What is your scientific background?
I was trained in Materials Science and Engineering (BS) and Biomedical Engineering (Ph.D.) at the University of Florida. My postdoctoral fellowship work involved creating dynamically tunable materials systems for studying how cells respond to their local environment. Although it is not always common in academia, my training also includes 4 years working in a start-up company that makes medical devices. This experience was an incredible way to quickly learn project and personnel management, new communication strategies, how to resourcefully budget time and research dollars and how to translate basic research ideas into products.
Which topic are you working on at the moment? Why did you choose this topic and how do you think you’ll make a difference?
Now I’m working as an Assistant Professor in the Lung Fibrosis and Regeneration Program in the Division of Pulmonary Sciences and Critical Care Medicine at the University of Colorado, Anschutz. My research group is developing new materials that can be used to better model lung tissue outside of the body so that we can learn more about how lung diseases progress and how to treat them. I choose this topic after meeting with an incredible and collaborative group of clinical and basic research faculty members who are passionate about helping cure lung disease. The division has an innovative vision for how to approach challenges in healthcare and I’m excited to be a part of it!
Did you ever doubt your abilities as a scientist? Why? How did you handle these situations/feelings?
Yes, absolutely! I have doubted my abilities as a scientist in several situations, including work experiences in which I had a manager that did not trust my expertise or in situations where there were differences in how I was treated versus a male colleague. It’s important for us to talk about the unintended biases that can cause some of these feelings so that we can work together to create a supportive environment for everyone.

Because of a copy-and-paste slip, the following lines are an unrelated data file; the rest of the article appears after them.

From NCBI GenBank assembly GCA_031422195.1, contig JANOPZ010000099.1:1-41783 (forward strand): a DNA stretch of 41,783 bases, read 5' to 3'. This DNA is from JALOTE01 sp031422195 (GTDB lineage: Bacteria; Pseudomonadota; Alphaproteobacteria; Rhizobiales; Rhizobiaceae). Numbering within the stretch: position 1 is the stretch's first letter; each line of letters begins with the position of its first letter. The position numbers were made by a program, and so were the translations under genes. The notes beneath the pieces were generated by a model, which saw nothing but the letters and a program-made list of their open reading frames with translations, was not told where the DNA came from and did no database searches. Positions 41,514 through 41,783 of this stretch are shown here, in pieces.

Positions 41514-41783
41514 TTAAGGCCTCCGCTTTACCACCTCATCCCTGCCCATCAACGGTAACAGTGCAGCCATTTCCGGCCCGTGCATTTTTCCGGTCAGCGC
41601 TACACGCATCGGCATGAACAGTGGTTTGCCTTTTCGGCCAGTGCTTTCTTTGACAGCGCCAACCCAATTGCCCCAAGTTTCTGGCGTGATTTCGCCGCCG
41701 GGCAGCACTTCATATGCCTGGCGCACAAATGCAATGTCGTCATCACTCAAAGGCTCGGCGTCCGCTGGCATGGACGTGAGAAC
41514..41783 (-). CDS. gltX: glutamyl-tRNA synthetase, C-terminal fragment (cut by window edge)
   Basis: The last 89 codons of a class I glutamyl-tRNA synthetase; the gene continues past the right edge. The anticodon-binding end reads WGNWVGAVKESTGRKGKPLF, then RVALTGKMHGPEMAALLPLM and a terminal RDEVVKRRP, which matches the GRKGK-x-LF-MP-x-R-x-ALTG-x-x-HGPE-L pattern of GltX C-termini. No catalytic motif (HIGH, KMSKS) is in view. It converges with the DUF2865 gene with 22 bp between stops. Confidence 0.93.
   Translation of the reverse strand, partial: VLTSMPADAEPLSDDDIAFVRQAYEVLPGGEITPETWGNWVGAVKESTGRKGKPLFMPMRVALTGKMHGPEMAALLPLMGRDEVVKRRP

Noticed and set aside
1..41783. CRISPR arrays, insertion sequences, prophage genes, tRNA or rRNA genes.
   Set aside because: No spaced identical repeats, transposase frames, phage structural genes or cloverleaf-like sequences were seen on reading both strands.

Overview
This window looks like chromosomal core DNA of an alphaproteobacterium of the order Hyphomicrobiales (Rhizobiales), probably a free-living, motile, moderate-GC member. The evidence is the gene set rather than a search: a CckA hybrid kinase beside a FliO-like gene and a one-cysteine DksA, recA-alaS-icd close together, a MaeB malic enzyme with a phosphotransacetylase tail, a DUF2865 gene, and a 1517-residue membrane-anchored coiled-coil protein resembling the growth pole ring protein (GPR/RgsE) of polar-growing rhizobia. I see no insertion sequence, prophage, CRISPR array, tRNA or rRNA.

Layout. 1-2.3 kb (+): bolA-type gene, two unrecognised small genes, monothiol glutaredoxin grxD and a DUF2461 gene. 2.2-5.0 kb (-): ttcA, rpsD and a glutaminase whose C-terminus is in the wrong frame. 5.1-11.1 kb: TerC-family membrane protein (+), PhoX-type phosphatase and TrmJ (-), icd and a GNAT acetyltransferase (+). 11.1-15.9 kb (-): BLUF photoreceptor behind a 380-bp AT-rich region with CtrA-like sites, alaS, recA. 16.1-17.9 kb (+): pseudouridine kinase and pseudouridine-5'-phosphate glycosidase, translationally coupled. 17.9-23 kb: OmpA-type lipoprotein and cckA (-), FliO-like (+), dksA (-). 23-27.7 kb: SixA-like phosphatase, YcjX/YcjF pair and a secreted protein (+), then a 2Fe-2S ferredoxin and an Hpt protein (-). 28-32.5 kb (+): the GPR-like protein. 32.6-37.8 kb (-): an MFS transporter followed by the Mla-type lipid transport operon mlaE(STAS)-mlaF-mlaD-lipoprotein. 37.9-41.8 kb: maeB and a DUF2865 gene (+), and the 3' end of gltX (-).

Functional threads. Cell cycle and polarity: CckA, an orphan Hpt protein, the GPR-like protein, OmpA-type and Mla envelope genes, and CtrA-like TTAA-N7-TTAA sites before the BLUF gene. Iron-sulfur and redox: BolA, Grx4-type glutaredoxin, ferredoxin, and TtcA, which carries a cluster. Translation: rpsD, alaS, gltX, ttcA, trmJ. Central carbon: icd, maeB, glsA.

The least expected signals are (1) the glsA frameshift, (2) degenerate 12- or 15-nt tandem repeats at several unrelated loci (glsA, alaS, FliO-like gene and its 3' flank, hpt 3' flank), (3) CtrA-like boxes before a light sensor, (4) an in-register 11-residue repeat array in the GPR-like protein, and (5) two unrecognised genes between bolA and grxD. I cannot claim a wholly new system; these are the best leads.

Besides your scientific interests, what are your personal interests?
When I’m not busy thinking way too hard about science, I like to exercise the creative part of my brain. I throw pottery and embellish it with hand-knitted fabrics dipped in clay that creates funky textures. I made my own backpacking tent and I’m almost done making the last set of curtains for my new house! I’m also an avid cyclist. It’s an incredible privilege to ride bikes through the gorgeous state of Colorado.
If you had the option to give advice to a younger version of yourself, what would that be?
Don’t be afraid to take risks and try new things! Go study abroad, introduce yourself to strangers, try crazy foods and collect new experiences.